The Dangers of Compromised Restaurant Sanitation

By Guest Author Jim Lopolito, Hospitality Consultant.

Two of the most challenging fundamentals that hospitality operators face in maintaining their daily operations are cleanliness and sanitation. In my recent blog; “The Influence of “Clean” in FOH Food Service Operations”, I described dealing only with cleanliness. This blog will describe sanitation aspects of keeping customers safe.

Let me get something out there right away. There are restaurants not maintaining proper sanitation standards and they are getting you sick. There are businesses that are operating with staff that have no idea about proper food handling, and they are handling your food in an unsafe manner. There are signs in almost every restaurant kitchen and restroom that tell staff to wash their hands after performing certain actions and there are employees that do not follow this procedure. Cutting boards and knives are not being rotated or sanitized between foods processed with cross contamination occurring. Ware washing temperatures are not being maintained when equipment fails and weeks go by without repairs. I can list reason after reason why there is risk in the hospitality industry and why you need to be careful about where you eat. Fortunately, most restaurants do their part to keep you safe.

Health Departments throughout the country have established regulations and are responsible for the supervision of health and sanitary standards and inspections throughout the food service industry, but it is the establishment that needs to perform the steps to keep you safe. Since about 2010 new methods in sanitation grading have come along depending on your location in the United States and Canada. The common goal is keeping a safe environment, as there are potential serious risks to patrons if poor standards are maintained. In New York, lettering with window place cards of “A, B or C” are used to indicate compliance with 100 points being an “A” and a letter change with each 13 point deduction. In another example, Newton Massachusetts uses a number valuation place card beginning at 400 with each 40 points reducing the level of compliance achieved.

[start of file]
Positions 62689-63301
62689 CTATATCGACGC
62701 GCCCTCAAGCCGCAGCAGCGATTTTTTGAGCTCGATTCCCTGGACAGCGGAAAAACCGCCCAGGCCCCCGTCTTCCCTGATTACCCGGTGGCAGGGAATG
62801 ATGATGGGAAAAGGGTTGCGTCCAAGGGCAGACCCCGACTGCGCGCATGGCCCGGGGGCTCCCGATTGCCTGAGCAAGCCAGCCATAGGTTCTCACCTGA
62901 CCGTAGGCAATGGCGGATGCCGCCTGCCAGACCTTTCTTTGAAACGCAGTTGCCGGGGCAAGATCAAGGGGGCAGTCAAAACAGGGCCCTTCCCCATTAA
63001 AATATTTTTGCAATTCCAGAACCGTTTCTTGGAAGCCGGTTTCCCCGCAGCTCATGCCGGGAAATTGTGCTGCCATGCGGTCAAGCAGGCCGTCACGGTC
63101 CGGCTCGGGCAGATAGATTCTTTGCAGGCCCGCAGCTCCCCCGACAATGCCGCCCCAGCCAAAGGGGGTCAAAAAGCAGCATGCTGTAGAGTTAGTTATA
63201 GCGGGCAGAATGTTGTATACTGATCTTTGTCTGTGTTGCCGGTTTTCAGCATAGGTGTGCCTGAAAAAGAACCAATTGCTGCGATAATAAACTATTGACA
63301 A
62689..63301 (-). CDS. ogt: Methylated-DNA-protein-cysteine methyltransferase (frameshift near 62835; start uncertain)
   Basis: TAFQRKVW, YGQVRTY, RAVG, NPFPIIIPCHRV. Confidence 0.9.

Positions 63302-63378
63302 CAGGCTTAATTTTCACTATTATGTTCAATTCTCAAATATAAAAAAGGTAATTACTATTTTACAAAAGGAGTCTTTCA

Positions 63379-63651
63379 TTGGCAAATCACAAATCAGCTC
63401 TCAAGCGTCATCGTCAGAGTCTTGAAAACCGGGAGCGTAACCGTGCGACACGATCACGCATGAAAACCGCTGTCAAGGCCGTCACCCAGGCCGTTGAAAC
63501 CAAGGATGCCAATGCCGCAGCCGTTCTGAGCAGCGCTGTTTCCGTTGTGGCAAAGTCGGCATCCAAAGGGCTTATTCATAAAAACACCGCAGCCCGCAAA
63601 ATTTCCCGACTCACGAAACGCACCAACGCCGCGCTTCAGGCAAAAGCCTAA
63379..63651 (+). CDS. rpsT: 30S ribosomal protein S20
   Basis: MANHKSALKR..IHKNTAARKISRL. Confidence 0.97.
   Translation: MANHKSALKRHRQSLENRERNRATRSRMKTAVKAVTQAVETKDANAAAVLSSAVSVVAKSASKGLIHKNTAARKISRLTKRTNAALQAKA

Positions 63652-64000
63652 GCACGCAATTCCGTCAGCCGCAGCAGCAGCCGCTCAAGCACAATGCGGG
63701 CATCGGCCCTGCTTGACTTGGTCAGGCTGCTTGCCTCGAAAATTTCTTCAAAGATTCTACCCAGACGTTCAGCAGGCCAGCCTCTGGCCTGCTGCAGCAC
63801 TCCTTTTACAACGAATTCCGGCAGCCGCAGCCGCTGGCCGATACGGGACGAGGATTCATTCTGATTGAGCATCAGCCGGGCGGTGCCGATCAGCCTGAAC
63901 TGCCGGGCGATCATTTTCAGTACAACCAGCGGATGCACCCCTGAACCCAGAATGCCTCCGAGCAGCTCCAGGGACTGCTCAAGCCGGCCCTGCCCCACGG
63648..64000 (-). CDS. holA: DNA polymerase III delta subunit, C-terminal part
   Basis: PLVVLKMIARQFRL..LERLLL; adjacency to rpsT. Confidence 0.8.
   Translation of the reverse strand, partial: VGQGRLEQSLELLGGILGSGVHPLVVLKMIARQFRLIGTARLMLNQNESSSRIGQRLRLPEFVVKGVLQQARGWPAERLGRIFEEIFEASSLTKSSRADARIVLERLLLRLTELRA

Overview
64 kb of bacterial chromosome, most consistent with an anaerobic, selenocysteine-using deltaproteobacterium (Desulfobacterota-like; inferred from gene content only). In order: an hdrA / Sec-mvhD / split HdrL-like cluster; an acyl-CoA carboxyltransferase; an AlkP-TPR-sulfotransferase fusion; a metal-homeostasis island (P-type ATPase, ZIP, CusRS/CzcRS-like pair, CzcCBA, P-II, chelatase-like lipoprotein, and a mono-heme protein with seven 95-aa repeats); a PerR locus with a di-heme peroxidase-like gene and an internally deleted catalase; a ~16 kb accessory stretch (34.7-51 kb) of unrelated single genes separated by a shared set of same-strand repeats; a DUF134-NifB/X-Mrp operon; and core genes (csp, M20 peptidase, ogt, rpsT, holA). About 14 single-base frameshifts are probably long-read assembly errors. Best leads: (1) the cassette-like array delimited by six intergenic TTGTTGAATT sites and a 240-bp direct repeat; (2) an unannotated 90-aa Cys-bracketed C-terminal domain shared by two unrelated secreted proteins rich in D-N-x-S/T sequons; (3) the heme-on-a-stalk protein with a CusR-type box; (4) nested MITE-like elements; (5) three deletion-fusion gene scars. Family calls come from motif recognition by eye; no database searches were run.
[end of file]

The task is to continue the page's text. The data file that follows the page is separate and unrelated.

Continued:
When unsafe conditions are encountered I feel our violation guidelines are not tough enough. An “A Grade” in New York, which offers a limited exposure to risk, is a commendable achievement and what all business owners should strive for and maintain. However curveballs come along and missteps by staff occur so you must be prepared to rectify situations quickly. When something occurs to throw you off track there is the “B Grade” designation with written alerts and recommendations for improvement. This to me should be the warning stage with rapid progress expected back to an “A”. Any business that maintains an “A Grade” should be commended, as this is not an easy standard to maintain without constant consideration to having well trained staff and management that pursues this result. When a “B Grade” occurs, sufficient time to rectify is offered, and it is important to note that violations do not always pertain to the management of a food product or an infestation. For instance, a broken screen door in the kitchen can be a violation. While this has no direct connection to the handling process, it does impact the allowance of infestations or pests. As long as the standard of an “A Grade” is maintained the business should feel good about their performance.